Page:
Rarely does a commute pass without a sense of urgency, by which I mean I'm usually running late. Over time that urgency has combined with my imagination to produce some names for various spots in the commute. The names aspire to the Homeric, and I enjoy them too much not to share them.

On the car route, just into Upper Darby one meets the Three Sisters. The Sisters are three traffic lights spaced very close together with seemingly no coordination as to when they turn red and seemingly no cross traffic ever on the streets they guard. The result is that if one doesn't get you, the other will, and if she doesn't the last will turn her Cyclopean glare on you.

At a similar point in the bike commute one meets Girard: Graveyard of the Proud. The foolhardy biker might meet the gradual incline that starts at Girard with a full head of steam. Were he to do so, the steeper incline he meets after turning onto Lancaster Avenue would surely mean his demise. To escape Girard intact requires humility.

Happy is the traveler who turns onto Lancaster Avenue and is passed by a SEPTA train going east before he reaches 59th Street. This train is called The Harbinger of You're-Probably-Okay. He can relax a bit, for his predecessors have all made it to the Elysian bliss of the 8:26 train.

The very last stretch, the length of 63rd Street between Lancaster and City Avenue, has a dual nature. On good days it is simply the Victory Ramp; on bad days the sudden short incline leading to the railroad bridge is the Tongue of Taunting.

Names like these give me a little extra bump when I am in a hurry in the morning. In the case of the bike ride that's a good thing because it can translate to faster riding. In the car, however, nothing I do makes lights greener or other drivers faster; I feel far more like Sisyphus than Odysseus.

Saturday, March 9, 2013

I Swear

Are bad words bad?

I have been thinking about this question lately. I started a new job a few weeks ago. My teammates use the f-word liberally, which is a change from my last job. Also, my dear friend Zach has debated whether the name for his new blog (welcome to blogging, Zach!) is too colorful after he realized it made it harder for his parents to enjoy it.

I discovered profanity with the rest of my peers in sixth grade, though my first use of it was actually in the home. In a conversation one evening about bad words my uncle, who along with my dad would swear as a matter of course but rarely with vulgarity, asserted that I was a "good boy" and thus did not curse. Surging with the beginnings of adolescence, I tremulously replied "Hell no!"

That year I remember many profanity-laced arguments in the back of the school bus, and from that conversation on I did not hold back when I was alone with my dad. However it was not long before he was unnerved by my sudden coarseness, and he asked me to stop. This request of course shed light on his own practice around me, and prompted a resolve for reform on his part as well.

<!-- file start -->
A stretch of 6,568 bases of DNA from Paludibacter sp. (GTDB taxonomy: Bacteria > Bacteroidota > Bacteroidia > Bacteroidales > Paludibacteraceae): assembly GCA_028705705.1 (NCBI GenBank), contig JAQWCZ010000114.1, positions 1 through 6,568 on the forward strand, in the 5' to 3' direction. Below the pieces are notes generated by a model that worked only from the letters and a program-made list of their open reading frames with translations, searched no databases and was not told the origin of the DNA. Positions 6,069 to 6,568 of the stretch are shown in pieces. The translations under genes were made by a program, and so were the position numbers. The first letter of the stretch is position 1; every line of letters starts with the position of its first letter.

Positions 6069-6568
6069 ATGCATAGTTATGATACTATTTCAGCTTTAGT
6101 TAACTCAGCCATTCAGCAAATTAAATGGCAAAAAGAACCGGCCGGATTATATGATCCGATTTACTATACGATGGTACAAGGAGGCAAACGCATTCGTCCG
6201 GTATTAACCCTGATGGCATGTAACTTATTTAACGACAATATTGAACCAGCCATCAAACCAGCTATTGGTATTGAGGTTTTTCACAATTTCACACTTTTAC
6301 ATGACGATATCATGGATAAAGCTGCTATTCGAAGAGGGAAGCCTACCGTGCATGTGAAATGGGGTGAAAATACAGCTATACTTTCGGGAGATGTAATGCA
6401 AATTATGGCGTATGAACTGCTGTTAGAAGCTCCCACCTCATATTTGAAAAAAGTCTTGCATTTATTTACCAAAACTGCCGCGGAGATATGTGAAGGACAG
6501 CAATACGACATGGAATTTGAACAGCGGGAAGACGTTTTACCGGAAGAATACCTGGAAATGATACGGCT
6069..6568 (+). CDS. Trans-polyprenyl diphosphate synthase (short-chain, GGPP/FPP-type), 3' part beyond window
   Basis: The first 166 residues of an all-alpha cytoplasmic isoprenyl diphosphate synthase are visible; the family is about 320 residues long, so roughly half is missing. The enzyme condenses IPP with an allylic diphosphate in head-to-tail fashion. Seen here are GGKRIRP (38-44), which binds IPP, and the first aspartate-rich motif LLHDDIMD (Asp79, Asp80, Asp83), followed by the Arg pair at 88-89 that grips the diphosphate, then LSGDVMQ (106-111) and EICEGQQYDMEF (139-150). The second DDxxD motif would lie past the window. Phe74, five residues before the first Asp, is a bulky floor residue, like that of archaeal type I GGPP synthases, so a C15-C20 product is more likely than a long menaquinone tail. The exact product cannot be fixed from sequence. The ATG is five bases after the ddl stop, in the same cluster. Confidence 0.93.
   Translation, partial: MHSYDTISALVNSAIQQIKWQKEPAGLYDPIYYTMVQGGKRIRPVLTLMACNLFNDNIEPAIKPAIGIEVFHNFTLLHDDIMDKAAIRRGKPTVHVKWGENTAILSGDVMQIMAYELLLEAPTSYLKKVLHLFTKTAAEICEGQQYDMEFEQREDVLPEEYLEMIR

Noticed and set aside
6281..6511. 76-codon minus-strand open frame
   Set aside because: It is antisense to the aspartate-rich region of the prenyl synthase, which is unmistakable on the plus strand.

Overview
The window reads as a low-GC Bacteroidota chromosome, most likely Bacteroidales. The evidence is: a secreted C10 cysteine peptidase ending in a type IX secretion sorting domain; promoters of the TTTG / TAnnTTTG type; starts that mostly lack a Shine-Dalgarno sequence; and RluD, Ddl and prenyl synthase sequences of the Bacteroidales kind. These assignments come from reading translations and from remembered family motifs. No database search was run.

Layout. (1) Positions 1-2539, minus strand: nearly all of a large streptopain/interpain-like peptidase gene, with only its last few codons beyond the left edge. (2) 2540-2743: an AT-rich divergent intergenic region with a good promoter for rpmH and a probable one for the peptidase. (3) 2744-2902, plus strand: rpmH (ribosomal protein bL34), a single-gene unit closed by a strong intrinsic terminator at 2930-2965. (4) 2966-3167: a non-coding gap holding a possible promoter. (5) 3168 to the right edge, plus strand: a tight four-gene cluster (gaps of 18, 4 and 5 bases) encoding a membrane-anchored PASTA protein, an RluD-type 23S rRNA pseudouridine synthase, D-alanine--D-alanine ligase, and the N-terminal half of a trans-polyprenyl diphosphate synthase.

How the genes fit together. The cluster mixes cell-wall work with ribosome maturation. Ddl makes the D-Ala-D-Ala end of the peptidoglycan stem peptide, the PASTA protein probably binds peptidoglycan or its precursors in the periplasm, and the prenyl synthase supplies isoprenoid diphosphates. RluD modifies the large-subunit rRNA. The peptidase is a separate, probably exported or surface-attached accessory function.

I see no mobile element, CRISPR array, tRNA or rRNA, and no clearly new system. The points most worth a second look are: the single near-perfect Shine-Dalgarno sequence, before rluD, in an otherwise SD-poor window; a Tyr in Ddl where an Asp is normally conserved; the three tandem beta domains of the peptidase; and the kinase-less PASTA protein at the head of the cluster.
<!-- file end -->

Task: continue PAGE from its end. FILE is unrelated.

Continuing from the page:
I found myself in a similar position when I worked as a camp counselor the summer after my freshman year of college. I felt it was of crucial importance that I was the same person in front of my charges that I was after they had gone to bed. Otherwise my persona in front of them was a lie, as was all of my teaching to them, and I had betrayed my boyhood self as well.

This conviction I felt and still feel very strongly. As a rule of thumb, anything that is shameful to do in front of children or in the knowledge of children is shameful, period. How then could I justify profanity? I could not, and I resolved to stop using it.

There are other arguments against swear words. Paradoxically, while they feel the most natural expressions of emotion, because of their versatility they are among the least expressive words. The f-word can be any part of speech and mean almost anything, and therefore in itself it means very little. If the goals of language are expression and communication, then we are better served by thinking a little harder and finding words that convey our meaning more precisely.

You could also argue that a degradation of speech leads to a degradation of thought which leads to a degradation of character.

All of that said, I do not get too upset when people swear around me. For one, I understand the appeal and trust other adults can weigh the pros and cons of their actions. For two, moralistic insistence on such standards can crowd out much more important subjects. Zach himself remembers far too many conversations in his evangelical upbringing about the matter. I consider it ultimately a minor if still important issue. Though I am concerned as the actions of those around me will inevitably influence me to a degree, often it is just not that big of a deal.

And I still curse. Almost always it is under my breath when no one hears me but God, and it slips out in the face of some undesirable surprise or development. In this as in many areas I am unable to hold myself to a standard that I think is good. To be a hypocrite is human, and I should be understanding with others as well as with myself in this regard.

But even such lapses strengthen my conviction that it is good not to curse. I find that doing so makes insignificant things significant, such as when I make running late in the morning out to be a crisis, and significant things insignificant, such as when something as sacred as sex is made into a joke.

May I have no part of it.